Change management leaders are responsible for envisioning change, driving it forward, motivating employees, and more.
Strong leadership can significantly boost the performance and outcomes of an organizational change project.
In many cases, it can even mean the difference between success and failure. A study by Cloudbakers, for instance, revealed that one of the most influential factors in a change project’s success was executive sponsorship.
Though change leadership and executive sponsorship are not quite the same thing, they are closely correlated – after all, executives who lend their support to a project will be more likely to become involved with it as a leader.
Below, we’ll learn more about change leadership, how it differs from change management, and five of the most important responsibilities that change leaders should take on.
Change Management vs. Change Leadership – An Important Difference
Change management refers to the business discipline dedicated to implementing and managing organizational change programs.
Among other tasks, change managers are responsible for:
- Developing organizational change plans
- Creating employee training programs
- Design change management communication strategies
- Execute, manage, and optimize those initiatives
Change management shares certain qualities with project management, though change management places more of an emphasis on group dynamics and human emotions.
Successful change, after all, depends heavily on motivating and engaging employees.
The need for employee support should not be understated, since employees can easily become resistant to change if they are not engaged properly.
This is one reason why it is important to have change leaders as well as change managers.
Change leaders, as we will discover below, are business professionals, often business leaders, who assume the responsibility of developing a vision for change, engaging employees, and driving the change forward.
5 Key Responsibilities of Change Management Leaders
To better understand what change management leaders do, let’s examine five core responsibilities of this role.
1. Create a compelling vision of change
A vision for change shows what the organization will look like after the change initiative has completed.
While it is important to describe this “after” state quantitatively, one purpose of the change vision is to inspire people and show them where they are headed.
Ideally, this change vision should paint a positive picture that employees can relate to directly.
For instance, if an organization is investing in digitization and digital transformation, the change vision could show how the change will transform the workplace, streamline workflows, and boost employees’ job skills.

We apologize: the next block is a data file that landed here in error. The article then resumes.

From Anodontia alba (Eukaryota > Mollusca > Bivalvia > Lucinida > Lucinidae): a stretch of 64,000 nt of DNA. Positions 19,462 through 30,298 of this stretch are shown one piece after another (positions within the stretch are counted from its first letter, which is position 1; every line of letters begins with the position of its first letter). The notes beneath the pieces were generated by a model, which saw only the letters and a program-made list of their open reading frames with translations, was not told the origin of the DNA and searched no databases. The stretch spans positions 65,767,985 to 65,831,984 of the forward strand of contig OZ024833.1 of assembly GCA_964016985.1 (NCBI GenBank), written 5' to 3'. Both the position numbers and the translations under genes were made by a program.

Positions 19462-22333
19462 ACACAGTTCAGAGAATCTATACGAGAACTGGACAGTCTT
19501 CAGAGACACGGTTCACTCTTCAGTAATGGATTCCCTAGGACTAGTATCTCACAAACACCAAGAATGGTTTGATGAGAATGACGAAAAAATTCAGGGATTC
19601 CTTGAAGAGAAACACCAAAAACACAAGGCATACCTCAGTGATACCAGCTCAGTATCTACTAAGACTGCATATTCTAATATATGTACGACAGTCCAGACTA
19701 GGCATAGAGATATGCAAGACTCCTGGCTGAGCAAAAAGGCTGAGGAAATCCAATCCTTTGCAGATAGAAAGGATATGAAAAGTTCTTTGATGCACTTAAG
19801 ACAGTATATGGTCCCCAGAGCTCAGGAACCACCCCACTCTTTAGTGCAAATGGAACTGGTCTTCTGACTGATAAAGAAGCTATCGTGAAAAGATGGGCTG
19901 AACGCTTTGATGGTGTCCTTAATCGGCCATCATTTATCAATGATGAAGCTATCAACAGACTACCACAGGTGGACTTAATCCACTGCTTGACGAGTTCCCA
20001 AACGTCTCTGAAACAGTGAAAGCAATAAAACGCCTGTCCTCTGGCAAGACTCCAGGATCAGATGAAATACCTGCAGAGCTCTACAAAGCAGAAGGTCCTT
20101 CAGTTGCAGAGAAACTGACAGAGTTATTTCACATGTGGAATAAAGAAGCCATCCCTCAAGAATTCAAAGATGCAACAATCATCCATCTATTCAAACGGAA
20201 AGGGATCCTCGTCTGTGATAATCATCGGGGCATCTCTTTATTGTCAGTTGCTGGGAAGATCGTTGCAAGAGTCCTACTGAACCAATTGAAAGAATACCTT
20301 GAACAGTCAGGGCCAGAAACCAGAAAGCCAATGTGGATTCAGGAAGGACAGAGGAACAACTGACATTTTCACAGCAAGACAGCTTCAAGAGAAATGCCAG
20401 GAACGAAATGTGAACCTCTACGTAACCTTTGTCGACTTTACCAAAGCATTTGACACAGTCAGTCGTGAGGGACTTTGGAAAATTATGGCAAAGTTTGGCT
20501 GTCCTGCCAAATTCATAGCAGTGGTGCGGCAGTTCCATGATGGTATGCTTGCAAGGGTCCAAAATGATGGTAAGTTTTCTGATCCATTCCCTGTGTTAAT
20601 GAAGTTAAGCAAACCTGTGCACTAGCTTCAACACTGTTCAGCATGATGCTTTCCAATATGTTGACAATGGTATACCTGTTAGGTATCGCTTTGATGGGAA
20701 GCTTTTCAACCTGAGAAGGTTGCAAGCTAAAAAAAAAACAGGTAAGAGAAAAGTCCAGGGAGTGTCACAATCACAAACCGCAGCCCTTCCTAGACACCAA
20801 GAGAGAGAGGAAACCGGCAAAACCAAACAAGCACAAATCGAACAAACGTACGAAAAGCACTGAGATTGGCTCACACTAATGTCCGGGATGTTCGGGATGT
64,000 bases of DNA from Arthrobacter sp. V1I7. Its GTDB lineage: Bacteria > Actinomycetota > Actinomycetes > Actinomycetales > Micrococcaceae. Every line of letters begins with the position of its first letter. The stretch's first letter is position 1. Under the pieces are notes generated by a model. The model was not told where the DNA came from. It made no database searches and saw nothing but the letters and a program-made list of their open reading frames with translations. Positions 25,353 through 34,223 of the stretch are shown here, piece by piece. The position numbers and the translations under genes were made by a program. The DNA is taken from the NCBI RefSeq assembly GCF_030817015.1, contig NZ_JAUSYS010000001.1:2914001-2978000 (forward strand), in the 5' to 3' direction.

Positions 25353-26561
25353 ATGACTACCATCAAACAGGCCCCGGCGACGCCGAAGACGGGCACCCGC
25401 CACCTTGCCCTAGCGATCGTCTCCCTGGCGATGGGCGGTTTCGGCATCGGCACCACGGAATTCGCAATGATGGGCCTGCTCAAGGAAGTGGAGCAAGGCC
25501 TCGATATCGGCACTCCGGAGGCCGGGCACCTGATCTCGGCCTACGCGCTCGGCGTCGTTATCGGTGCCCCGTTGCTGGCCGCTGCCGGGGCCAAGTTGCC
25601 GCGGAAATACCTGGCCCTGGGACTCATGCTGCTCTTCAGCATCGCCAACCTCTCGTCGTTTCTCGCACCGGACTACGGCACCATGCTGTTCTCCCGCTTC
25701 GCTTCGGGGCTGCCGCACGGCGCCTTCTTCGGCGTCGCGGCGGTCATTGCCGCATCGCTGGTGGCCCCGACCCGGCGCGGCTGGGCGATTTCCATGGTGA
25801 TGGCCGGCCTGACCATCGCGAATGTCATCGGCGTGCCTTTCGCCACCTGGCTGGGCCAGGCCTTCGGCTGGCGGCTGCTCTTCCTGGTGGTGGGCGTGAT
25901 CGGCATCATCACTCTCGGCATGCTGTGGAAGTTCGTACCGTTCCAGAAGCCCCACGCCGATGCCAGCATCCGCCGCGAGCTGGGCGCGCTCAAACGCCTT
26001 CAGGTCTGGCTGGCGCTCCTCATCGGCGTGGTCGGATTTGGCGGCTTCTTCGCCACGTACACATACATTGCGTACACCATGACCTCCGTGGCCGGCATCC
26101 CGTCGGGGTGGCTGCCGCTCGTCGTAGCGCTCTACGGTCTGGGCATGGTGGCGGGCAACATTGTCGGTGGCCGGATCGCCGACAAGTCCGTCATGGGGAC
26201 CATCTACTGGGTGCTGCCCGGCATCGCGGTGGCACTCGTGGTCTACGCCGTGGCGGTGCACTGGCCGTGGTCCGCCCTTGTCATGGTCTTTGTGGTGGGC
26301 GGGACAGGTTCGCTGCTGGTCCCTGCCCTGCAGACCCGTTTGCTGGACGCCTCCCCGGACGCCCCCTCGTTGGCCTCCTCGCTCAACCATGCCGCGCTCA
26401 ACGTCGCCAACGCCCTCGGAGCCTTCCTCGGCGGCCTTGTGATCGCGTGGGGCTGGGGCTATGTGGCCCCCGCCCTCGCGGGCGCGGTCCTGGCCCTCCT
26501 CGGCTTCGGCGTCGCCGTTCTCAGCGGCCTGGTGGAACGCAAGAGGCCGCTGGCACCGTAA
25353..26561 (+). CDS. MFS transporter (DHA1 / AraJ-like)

The more emotionally gripping and compelling the vision is, the more engaged and productive employees will be.
2. Craft a story that articulates that vision for employees
The change story transform the vision for change into a narrative that outlines how the change project will proceed.
Like the change vision, the change story should be emotionally compelling and aimed at engaging employees.
A motivating story can help to:
- Mobilize employees
- Build consensus
- Reduce resistance
- Keep change teams in sync and on target
Change stories and visions are useful tools that every change leader should include in their toolbox. However, they are just tools – to truly drive a change program forward, leaders must fully engage with the workforce.
3. Enlist a corps of volunteer supporters
Employees are the ones who must actually enact change programs. Although a core change team can guide efforts, more support is needed.
Change management leaders should therefore take a direct hand in earning that support.
Models for change such as John Kotter’s 8-step model recommend building an “army” of volunteers who are enthusiastic about that change and ready to offer their assistance.
As the corps of volunteers grows in size, the change project will gain momentum – however, it is important to continue leading that project all the way through to completion.
4. Embody the change and be persistent
Leading by example is a well-known leadership quality that also applies to change management leadership.
There are several reasons why leading by example is so powerful.
For instance, when leaders embody a change first, then employees can directly see what that change should look like, then emulate that.
However, when change leaders choose not to lead by example, there is a risk that employees will feel alienated from leadership. Those sentiments, in turn, can lower engagement and productivity, or even generate resistance.
5. Engage and collaborate closely with change teams at all levels
Another way to help employees feel more included is to collaborate consistently with change teams.
On the one hand, continued collaboration with teams will help maintain accountability and performance standards.
On the other, better communication will offer more direct insight into the real-time health of the project, giving leaders and managers more opportunities to make adjustments.
Though change leaders’ time is undoubtedly scarce, it is also a good idea to collaborate with teams at every level of the change project, from senior managers to the ground-level employees.
Like leading by example, this type of frontline leadership will make it much easier to garner support and push a change project forward.